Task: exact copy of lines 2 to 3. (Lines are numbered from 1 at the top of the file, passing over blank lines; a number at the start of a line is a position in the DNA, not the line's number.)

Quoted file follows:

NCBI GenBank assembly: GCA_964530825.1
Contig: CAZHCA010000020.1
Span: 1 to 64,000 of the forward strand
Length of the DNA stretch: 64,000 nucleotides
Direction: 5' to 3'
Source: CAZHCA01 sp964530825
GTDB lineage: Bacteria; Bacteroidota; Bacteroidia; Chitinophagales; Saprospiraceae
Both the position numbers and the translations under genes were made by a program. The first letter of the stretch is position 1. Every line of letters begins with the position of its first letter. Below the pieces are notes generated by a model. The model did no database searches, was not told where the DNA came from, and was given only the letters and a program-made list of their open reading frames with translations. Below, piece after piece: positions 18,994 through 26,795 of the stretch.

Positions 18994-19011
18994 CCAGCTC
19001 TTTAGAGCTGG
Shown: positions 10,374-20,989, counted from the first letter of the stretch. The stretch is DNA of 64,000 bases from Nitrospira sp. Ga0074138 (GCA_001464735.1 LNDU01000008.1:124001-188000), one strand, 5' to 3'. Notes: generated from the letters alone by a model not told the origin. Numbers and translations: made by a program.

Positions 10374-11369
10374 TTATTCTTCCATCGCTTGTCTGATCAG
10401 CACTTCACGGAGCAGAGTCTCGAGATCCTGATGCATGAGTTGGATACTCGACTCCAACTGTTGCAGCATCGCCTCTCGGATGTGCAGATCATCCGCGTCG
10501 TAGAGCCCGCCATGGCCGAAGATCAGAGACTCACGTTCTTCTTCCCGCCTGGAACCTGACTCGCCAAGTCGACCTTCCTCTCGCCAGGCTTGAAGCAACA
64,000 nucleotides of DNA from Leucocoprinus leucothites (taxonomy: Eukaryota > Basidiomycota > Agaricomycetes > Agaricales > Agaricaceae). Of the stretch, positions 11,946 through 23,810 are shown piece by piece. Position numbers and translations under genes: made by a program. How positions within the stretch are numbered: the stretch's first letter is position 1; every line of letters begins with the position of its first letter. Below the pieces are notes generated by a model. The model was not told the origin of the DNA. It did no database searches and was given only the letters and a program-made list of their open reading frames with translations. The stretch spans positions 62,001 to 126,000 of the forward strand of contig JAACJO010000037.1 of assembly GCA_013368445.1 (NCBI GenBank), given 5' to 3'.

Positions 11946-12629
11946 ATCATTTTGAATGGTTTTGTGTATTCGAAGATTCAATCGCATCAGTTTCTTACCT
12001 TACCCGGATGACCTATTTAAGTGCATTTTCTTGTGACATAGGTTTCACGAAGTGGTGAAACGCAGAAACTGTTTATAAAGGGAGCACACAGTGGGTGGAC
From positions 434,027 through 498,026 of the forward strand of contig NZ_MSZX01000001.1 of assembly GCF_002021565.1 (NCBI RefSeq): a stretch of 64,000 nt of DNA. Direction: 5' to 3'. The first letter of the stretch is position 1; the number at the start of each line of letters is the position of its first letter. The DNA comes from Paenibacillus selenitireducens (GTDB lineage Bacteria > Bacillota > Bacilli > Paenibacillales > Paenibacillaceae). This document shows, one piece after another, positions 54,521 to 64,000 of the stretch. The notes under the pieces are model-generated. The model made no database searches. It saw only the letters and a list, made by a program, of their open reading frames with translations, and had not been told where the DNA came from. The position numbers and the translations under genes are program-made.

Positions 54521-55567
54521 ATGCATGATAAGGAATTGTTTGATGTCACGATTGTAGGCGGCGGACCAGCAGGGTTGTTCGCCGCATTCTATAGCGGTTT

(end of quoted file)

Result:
Contig: CAZHCA010000020.1
Span: 1 to 64,000 of the forward strand